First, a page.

Truman, Congress, and Korea: The Politics of America's First Undeclared War

TitleTruman, Congress, and Korea: The Politics of America's First Undeclared War
Publication TypeBook
Year of Publication2016
AuthorsBlomstedt, Larry
Number of Pages305
PublisherThe University Press of Kentucky
CityLexington, KY, USA
Abstract

In Truman, Congress, and Korea, Larry Blomstedt provides the first in-depth domestic political history of the conflict, from the initial military mobilization, to Congress's failed attempts to broker a cease-fire, to the political fallout in the 1952 election. During the war, President Truman faced challenges from both Democratic and Republican legislators, whose initial support quickly collapsed into bitter and often public infighting. For his part, Truman dedicated inadequate attention to relationships on Capitol Hill early in his term and also declined to require a formal declaration of war from Congress, advancing the shift toward greater executive power in foreign policy. The Korean conflict ended the brief period of bipartisanship in foreign policy that began during World War II. It also introduced Americans to the concept of limited war, which contrasted sharply with the practice of requiring unconditional surrenders in previous conflicts. Blomstedt's study explores the changes wrought during this critical period and the ways in which the war influenced US international relations and military interventions during the Cold War and beyond.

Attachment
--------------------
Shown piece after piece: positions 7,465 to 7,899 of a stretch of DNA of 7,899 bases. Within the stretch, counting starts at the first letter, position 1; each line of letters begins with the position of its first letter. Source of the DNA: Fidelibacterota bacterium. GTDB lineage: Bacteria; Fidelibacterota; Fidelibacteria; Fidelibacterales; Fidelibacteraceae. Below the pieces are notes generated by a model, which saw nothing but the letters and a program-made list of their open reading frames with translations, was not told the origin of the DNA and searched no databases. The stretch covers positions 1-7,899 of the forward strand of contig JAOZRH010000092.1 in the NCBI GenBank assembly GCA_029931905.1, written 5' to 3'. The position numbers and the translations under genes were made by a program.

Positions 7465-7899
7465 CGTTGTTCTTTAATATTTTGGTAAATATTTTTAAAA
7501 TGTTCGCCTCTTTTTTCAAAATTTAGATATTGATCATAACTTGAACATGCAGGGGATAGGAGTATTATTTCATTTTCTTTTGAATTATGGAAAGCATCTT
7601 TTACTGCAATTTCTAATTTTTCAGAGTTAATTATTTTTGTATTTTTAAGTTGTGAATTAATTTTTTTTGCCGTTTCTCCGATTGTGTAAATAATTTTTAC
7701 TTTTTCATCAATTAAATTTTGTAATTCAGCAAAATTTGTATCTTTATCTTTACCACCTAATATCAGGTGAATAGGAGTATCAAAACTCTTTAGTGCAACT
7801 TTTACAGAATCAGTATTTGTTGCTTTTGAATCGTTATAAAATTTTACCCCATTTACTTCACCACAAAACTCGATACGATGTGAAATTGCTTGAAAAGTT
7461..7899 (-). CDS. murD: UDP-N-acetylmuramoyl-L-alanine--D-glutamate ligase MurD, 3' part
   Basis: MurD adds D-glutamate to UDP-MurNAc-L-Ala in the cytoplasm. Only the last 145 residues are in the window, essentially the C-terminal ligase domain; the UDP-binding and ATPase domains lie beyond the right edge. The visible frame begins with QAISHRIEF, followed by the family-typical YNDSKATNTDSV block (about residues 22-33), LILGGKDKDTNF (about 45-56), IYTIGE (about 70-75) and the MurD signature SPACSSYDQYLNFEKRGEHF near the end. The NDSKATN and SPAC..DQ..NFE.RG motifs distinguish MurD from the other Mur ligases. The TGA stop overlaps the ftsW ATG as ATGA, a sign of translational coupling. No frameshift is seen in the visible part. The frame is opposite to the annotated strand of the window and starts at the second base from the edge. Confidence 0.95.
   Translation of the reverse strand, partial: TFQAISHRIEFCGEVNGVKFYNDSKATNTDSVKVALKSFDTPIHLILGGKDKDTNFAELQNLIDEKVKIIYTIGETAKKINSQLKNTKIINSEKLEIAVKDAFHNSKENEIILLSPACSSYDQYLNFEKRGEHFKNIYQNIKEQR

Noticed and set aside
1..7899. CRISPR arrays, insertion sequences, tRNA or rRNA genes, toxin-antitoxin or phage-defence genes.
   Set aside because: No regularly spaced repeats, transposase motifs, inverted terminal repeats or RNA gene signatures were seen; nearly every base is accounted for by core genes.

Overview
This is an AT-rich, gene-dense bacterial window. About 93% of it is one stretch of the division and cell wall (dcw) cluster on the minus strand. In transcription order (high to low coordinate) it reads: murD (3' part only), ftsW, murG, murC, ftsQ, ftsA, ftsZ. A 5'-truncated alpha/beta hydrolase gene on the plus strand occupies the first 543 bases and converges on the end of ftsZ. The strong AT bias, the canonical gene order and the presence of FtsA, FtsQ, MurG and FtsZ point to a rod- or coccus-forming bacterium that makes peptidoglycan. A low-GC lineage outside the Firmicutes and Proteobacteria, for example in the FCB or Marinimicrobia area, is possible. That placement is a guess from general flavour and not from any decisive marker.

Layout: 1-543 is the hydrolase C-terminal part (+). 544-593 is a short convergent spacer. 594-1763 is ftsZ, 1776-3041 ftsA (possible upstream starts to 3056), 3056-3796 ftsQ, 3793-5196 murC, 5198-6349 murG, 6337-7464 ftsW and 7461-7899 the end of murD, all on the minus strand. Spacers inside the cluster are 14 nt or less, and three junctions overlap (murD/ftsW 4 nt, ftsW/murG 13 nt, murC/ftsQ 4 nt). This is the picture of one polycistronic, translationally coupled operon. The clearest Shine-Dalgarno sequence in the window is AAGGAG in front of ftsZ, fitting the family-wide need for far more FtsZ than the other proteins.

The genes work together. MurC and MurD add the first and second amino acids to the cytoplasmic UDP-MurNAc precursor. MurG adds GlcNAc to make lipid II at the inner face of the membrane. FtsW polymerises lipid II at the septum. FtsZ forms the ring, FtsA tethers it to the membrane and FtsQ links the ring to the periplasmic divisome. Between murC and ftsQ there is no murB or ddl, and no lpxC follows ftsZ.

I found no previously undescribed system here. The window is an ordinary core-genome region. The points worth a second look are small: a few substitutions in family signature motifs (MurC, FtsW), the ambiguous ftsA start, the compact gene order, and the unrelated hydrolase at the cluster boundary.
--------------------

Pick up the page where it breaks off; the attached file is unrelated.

URLhttps://muse.jhu.edu/book/42978
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908071880

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953678180

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